Like many, I see the events of the Six Day War as nothing short of miraculous. I rejoice in our access to the Kotel just as almost every other Jewish religious group from Orthodox to Reform and Secular do. This attitude is evident by the continued push on both sides to have the right to pray at the Kotel.
I have also witnessed some expressions of joy which have crept towards something close to violence. I have seen how some young people bang on shops, act in ways which could easily be interpreted as threatening to the Arabs living in the Old City and heard people express violent, racist language. What should be pristine and beautiful too quickly can slide into something ugly and inappropriate.
I tend towards conservatism regarding free speech and appreciate and honor the sentiments of the Supreme Court, yet I do see a higher court of justice watching over our actions. Here again, Maimonides is helpful. He writes,
“There are other deeds which are also a desecration of [God’s] name if performed by a person of great Torah stature who is renowned for his piety – i.e., deeds which, although they are not transgressions, [will cause] people to speak disparagingly of him. This also constitutes the desecration of [God’s] name.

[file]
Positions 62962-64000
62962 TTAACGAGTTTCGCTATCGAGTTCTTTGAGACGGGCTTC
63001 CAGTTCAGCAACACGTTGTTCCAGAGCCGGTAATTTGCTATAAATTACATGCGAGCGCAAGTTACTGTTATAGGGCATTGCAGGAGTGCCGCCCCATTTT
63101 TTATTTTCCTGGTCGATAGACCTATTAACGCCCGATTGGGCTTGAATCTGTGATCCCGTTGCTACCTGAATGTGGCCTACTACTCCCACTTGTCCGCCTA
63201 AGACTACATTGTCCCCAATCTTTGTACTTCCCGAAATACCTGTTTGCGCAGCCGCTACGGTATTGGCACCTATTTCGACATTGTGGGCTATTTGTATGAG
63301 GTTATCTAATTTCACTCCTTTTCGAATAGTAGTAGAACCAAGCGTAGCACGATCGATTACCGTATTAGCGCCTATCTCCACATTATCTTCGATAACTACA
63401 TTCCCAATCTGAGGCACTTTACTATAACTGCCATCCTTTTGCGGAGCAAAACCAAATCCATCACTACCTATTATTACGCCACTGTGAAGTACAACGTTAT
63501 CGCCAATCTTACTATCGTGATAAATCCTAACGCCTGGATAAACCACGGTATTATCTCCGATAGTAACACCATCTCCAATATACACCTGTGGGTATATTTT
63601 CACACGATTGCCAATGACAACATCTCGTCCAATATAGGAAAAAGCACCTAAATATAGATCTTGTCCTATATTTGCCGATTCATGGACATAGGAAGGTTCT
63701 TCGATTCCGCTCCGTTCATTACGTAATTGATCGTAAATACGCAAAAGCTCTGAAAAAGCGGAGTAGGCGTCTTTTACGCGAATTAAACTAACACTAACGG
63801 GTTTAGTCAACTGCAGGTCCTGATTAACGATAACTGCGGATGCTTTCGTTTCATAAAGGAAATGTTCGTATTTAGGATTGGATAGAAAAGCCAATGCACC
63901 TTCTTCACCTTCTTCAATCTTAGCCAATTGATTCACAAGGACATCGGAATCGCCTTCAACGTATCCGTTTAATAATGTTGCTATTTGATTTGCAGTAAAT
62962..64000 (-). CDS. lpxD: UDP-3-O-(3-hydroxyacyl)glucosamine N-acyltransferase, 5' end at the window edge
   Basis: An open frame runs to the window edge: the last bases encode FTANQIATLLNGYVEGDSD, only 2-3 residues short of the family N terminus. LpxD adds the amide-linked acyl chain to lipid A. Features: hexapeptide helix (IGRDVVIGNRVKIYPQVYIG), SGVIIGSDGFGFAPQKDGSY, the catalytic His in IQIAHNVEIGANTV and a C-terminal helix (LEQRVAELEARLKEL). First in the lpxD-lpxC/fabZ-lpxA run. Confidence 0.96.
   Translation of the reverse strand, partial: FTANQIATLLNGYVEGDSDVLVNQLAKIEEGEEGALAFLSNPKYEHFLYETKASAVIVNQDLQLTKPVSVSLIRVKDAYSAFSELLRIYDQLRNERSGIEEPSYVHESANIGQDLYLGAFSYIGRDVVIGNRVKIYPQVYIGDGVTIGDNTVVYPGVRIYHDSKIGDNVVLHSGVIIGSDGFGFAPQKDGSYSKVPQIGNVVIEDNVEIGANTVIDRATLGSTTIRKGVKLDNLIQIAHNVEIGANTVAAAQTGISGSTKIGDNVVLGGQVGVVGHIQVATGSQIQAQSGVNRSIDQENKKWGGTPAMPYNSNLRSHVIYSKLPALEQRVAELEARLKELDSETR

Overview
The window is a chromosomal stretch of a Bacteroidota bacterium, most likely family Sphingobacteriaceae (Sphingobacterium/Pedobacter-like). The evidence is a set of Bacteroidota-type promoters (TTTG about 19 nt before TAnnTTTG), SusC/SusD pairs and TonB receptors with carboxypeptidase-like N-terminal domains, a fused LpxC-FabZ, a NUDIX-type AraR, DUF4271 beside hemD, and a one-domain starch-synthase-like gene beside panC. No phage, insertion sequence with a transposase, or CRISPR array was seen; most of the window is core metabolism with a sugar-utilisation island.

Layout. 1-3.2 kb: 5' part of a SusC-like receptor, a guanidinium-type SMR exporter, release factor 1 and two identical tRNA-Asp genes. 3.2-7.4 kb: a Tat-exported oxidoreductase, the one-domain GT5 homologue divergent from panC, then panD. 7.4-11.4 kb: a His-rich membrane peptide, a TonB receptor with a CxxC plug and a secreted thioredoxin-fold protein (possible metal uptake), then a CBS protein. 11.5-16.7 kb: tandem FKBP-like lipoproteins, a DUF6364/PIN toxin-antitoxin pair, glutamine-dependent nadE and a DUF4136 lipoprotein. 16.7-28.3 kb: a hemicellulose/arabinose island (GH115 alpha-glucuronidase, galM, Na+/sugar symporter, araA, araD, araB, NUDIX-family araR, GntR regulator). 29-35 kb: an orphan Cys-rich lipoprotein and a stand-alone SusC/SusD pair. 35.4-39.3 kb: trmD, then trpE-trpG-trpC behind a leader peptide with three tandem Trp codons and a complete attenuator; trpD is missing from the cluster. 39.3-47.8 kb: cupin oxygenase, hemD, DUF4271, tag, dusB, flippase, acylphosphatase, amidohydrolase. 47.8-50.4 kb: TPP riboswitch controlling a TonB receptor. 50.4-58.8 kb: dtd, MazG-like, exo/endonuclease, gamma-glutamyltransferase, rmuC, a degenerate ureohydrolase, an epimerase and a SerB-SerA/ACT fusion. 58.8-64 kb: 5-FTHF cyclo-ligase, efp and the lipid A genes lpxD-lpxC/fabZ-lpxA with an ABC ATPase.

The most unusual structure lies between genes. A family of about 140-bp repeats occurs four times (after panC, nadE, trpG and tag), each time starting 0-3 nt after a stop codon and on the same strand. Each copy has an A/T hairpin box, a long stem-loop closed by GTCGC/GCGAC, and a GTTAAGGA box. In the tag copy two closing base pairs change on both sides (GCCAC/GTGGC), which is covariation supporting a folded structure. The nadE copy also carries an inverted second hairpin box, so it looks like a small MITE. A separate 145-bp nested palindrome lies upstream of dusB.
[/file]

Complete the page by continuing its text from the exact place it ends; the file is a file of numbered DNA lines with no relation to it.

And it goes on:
For example, a person who purchases [merchandise] and does not pay for it immediately, although he possesses the money…or whose conduct with other people is not gentle and he does not receive them with a pleasant countenance, but rather contests with them and vents his anger; and the like. Everything depends on the stature of the sage. (Hil. Yesodei HaTorah 5:11)
Some accuse Maimonides of being elitist. His Guide to the Perplexed is especially singled out at times for such criticism; however, one of my teachers, Prof. Isadore Twersky z” l, remarked that the above passage was Maimonides’ most elite position. A person must act in accordance to the way others judge his actions, be those actions legitimate or not. In other words, even if one can argue that acting in a particular manner or taking a specific action is not intrinsically problematic, the fact that others will see his actions as disagreeable must be considered. Banging on doors, singing racist songs, and acting in a perceived threatening manner is indefensible, I would hope, according to everyone. That some religious youth act that way elevates the actions, according to Maimonides, to profaning God’s name.